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Consumers Are Furious Over the Short Supply of Microsoft Surface Pro Tablets

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Did Microsoft miscalculate the popularity of its new tablet?

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Telling people that a product is short in supply and high in demand is probably on page one of the big book of retail tricks. Hearing that demand has far exceeded supply usually piques the interest of those consumers who are on the fence about buying a product, prompting sales. But consumers are having the exact opposite reaction to the low supply of 128 GB Microsoft (NASDAQ:MSFT) Surface Pros tablets, which were made available at the launch this Saturday. After the tablet sold out at Best Buy (NYSE:BBY), Staples (NASDAQ:SPLS), and Microsoft's online store in mere hours, many disappointed customers and industry observers took to the Internet to voice their frustration over Microsoft's purported attempt to game the system.

Sites like the Surface Pro blog, run by the device's general manager Panos Panoy, and Reddit have been flooded with hundreds of comments by disgruntled consumers unable to purchase the tablet. While some are simply criticizing Microsoft for failing to meet demand, others are threatening to shift their business to Apple (NASDAQ:AAPL) and Google (NASDAQ:GOOG) because of their disapproval. Considering that the Surface RT only accounted for 3% of tablets shipped in Q4 2012, the last thing Microsoft can afford is losing customers to rival brands.

The problem is made even worse by Microsoft's lack of transparency regarding tablet sales numbers. To date, Microsoft remains tight-lipped on how many Surface RTs it has sold, and it is likely that consumers will never know just how many Surface Pros were produced for the launch event. While the secrecy protects Microsoft's brand image to some degree, it has led analysts to make unfavorable predictions, with some now claiming that the RT might have only sold 1 million units in all of Q4.

To be fair, considering that the Surface RT may not have been a hit, perhaps Microsoft sincerely miscalculated the demand for its higher priced tablet. It's more than possible that the Surface Pro's higher price and untested positioning as a tablet/laptop hybrid made Microsoft uncomfortable with initially producing the tablet in large amounts, or that retailers didn't want to carry it in great numbers. In an interview with PCWorld, NPD consumer electronics analyst Stephen Baker largely supports this sentiment by saying, "Did they sell out because retailers only had two or three per store?... Maybe, but I don't see anything in the previous volumes of the previous product that would indicate this was going to be a huge seller."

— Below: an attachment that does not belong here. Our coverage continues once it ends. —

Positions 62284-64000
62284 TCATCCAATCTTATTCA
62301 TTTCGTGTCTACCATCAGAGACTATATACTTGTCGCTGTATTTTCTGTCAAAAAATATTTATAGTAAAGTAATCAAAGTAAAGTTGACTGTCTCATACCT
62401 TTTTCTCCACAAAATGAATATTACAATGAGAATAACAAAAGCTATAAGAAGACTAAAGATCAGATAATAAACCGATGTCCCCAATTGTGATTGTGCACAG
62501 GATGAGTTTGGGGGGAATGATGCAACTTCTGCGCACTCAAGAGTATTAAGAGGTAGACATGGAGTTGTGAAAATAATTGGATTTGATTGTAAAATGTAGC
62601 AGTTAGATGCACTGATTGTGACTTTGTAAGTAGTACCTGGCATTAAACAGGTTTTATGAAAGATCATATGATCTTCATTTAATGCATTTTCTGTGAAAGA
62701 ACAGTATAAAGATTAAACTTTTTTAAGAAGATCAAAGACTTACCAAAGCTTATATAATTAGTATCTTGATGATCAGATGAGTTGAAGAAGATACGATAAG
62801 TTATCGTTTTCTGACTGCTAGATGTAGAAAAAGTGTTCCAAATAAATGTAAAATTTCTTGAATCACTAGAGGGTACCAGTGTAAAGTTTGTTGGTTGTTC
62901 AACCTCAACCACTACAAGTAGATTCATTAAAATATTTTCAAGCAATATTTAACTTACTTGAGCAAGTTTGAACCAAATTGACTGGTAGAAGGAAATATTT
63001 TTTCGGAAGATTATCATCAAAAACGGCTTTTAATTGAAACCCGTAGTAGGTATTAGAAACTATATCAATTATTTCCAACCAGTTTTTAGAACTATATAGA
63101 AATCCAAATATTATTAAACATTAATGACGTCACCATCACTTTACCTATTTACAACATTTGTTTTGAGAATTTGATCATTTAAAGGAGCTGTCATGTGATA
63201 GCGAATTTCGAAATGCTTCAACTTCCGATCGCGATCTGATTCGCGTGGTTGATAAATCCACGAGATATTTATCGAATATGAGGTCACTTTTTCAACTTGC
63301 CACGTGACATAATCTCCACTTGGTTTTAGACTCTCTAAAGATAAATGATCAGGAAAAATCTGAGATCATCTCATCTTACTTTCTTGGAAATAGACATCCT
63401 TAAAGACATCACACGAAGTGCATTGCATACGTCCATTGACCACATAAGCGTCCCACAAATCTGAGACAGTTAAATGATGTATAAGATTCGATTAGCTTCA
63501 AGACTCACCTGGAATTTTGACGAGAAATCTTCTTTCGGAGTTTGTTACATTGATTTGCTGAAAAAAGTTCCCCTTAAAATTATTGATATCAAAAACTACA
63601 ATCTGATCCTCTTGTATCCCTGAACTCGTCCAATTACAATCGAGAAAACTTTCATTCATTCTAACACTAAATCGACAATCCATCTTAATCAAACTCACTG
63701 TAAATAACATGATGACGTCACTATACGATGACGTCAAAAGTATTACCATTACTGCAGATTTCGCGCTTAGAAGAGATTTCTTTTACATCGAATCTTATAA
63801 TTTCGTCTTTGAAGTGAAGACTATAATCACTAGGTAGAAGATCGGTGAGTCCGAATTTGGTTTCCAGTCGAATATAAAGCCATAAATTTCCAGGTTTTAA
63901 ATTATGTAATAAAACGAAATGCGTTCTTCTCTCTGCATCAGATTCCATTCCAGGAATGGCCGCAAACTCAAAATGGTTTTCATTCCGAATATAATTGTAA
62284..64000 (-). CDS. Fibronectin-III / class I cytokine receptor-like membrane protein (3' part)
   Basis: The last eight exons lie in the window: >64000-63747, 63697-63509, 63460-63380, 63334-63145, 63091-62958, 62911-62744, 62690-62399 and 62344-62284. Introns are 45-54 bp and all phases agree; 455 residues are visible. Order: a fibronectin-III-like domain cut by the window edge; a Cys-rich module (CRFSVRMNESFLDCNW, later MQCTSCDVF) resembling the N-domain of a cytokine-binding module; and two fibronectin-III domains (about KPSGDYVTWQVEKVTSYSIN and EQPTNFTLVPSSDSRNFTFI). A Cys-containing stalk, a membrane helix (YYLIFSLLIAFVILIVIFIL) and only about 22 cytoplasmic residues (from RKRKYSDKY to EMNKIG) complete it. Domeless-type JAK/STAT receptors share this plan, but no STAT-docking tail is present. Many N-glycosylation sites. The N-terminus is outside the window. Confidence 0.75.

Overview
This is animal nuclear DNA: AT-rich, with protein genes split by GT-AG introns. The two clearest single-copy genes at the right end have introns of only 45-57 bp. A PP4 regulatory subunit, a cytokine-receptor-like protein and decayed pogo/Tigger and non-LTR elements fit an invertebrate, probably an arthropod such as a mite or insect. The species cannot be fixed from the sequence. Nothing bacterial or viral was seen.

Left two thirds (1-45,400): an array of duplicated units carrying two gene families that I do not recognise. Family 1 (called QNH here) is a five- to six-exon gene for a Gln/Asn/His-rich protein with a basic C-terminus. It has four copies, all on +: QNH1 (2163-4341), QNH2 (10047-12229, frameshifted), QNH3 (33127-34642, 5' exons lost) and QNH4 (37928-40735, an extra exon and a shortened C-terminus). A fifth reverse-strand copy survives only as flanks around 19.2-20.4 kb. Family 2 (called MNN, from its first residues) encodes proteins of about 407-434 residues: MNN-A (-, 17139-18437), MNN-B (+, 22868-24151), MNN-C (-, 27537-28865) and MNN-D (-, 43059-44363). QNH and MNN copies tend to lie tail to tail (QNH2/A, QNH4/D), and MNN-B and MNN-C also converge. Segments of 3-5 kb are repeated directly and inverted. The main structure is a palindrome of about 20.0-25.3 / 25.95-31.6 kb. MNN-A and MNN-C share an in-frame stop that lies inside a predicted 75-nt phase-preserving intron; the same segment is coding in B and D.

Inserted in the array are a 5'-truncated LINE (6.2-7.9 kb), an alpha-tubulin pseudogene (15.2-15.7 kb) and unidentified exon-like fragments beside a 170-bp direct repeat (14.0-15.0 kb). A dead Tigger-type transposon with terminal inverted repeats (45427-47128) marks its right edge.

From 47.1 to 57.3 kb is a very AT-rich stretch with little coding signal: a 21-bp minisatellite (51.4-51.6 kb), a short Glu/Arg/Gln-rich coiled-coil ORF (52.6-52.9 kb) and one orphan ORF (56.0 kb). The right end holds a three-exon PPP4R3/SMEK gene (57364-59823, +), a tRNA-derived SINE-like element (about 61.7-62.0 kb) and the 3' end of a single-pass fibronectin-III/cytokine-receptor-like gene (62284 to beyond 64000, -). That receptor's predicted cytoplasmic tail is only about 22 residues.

Despite the mixed reviews, the Surface Pro seems to have a better following than its predecessor. According to a survey by Forrester Research, the Surface Pro seems to be the preferred tablet among information workers who are considering a tablet for use at work, meaning that as many as 200 million new customers could be interested in the tablet. In addition, units for the 64 GB model are still available, though consumers seem less interested in this version because of its insufficient memory. It's possible that Microsoft didn't realize that the 128 GB model would be so much more appealing; had the company known that it would have been the preferred model, perhaps it wouldn't have wasted as many resources on the 64 GB version.

Minyanville contacted Microsoft to ask about the shortage, but the company's spokesperson declined to comment. The company did release a media statement saying that it is very happy that the demand for the Surface Pro is "so great" and that it's working to get more units out to consumers as quickly as possible.

Although a specific date for a restock has not been set, the company would be wise to get more units out quickly before consumer disapproval becomes consumer attrition.

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